Blood Tests with an Aspie Child

My son has Asperger’s Syndrome and epilepsy so he needs to get regular blood tests to check his medication levels and liver function. Over the years, I’ve dreaded the blood tests almost as much as he has. However, the past month or so, something has changed. Here’s a brief history of how blood tests with my Aspie child have gone.

The first blood test went well – he had no clue what to expect, but this was before his epilepsy days. Until recently, that was the only one that went off without much fanfare.

Once he realized what a blood test entailed, things got dicey. He’d refuse to get into the car then he’d refuse to get out of the car. Once I’d coax him out of the car he’d refuse to walk into the lab. I’d get him into the lab then he’d refuse to get out of the chair once it was his turn. I’d have to physically carry him, literally kicking and screaming, into the room. He’d sit on my lap and I’d wrap my legs around his, wrap my arms around his arms and whisper soothingly into his ear. Once the blood test would start he’d instantly calm down and say something along the lines of “This isn’t so bad.” Repeat this scenario each time we got a blood test. Check out this write-up I did for my mommy blog along with a drawing and journal entry that my son wrote during 1st grade – A Doctor’s Appointment Through the Eyes of a Child.

So finally I got tired of getting bruised up while taking my sweet little (and I mean little, he’s scrawny) guy to get his blood tests. We enlisted the help of my dad, Papa! The staff at the lab is awesome and so they were glad to oblige my request that they not call my son’s name when it was his turn. Instead, they’d open the door and look at me signaling my son’s turn. My dad would then take my son in.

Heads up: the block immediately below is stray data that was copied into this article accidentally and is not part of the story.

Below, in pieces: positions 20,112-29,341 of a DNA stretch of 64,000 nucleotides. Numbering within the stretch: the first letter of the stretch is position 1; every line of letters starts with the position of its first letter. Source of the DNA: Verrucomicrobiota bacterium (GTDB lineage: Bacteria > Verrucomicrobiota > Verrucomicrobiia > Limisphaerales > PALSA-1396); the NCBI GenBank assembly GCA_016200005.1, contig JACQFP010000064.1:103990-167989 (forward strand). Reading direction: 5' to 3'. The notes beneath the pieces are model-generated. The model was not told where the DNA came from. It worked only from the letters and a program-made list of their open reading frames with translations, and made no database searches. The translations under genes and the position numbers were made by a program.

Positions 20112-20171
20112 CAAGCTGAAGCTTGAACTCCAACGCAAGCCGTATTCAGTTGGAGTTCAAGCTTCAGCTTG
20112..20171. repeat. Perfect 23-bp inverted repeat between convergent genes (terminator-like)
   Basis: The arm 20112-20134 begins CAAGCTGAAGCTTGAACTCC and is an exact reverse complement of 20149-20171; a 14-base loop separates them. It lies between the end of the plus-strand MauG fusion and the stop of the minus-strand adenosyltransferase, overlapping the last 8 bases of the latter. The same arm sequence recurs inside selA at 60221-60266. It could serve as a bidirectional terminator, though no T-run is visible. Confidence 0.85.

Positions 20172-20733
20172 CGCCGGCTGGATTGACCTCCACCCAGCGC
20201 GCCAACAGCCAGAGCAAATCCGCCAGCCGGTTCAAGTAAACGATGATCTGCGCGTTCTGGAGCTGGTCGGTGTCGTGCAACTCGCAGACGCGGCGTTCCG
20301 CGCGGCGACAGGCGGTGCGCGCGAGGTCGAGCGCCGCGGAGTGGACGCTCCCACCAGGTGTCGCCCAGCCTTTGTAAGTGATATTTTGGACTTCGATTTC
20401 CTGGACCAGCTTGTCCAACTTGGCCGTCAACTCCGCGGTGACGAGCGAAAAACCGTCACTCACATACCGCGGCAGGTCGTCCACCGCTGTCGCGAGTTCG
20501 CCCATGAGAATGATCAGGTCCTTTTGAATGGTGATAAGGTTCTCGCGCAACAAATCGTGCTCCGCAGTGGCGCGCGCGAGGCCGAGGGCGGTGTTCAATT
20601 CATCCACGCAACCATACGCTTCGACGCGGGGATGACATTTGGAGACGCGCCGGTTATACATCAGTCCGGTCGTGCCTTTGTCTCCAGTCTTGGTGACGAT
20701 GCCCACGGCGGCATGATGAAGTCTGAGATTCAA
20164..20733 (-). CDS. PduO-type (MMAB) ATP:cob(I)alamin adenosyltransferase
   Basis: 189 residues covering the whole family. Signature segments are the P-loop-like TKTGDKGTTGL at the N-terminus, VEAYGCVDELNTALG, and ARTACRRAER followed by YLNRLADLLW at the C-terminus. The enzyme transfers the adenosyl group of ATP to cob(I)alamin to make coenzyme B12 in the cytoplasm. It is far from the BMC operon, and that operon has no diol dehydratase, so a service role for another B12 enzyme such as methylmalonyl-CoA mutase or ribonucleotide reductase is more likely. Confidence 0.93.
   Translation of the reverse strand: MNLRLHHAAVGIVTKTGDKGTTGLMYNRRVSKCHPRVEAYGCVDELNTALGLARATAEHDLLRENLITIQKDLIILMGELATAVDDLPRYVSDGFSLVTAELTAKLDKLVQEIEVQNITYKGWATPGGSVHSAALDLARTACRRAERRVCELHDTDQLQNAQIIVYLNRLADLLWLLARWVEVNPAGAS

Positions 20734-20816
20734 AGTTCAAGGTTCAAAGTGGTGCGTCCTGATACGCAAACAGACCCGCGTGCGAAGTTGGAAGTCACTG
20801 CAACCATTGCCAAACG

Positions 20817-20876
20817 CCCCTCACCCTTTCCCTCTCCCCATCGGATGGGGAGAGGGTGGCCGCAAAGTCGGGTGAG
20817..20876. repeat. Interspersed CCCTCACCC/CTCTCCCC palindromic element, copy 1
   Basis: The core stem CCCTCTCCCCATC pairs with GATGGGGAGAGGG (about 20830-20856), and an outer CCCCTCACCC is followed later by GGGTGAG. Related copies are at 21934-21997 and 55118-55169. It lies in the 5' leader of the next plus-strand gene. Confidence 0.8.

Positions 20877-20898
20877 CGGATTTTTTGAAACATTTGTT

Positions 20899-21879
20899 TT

The first time my dad came was comical. My son wrapped his arms and legs around the arms of his chair and wouldn’t let go. My dad picked him up and the chair came up into the air with him. We finally got him untangled from the chair and my dad started to carry him back into the room. As the passed through the doorway, my son’s arms and legs spread out and he had a 4-point grip on the doorframe. We got his fingers and feet pried off and in they went. He was always much more calm with my dad than me.

Well about a month ago it was time to get another blood test to check his levels. I told my 9.5 year-old very matter of factly that we were getting a blood test, he was going to walk in on his own, no one was going to yell or get kicked and he’d sit on my lap and just get it over with. Well, he walked in on his own, he didn’t yell, kick or scream and climbed up into my lap. I still whispered soothingly into his ear and he was so calm during the entire procedure. He even proclaimed at the end, “I didn’t even cry!” Now I’ve never been one to tell him he can’t cry, I just didn’t want the whole spectacle preceding the blood draw.

Well last week we had to go in for another test and it was the first time that the procedure could be completed with only one phlebotomist. Usually it takes two – one to hold his arm open and one to do the procedure. This time it was just one gentleman. My son handled it like a champ!

So now we’ve crossed into the realm of relative calm during blood draws. He can continue to sit on my lap as long as needs to for comfort and of course he can cry if it hurts but it is great to see him take control of his emotions during the situation and just get through it.

Photo: Sarah Ross photography/Flickr

About Melissa

Melissa is the mother of two children on the autism spectrum and strives to provide information about all aspects of autism through her blog, The Autism Education Site. Follow Melissa on Twitter. Like me on Facebook.

© Melissa Hincha-Ownby and The Autism Education Site, 2008-2014.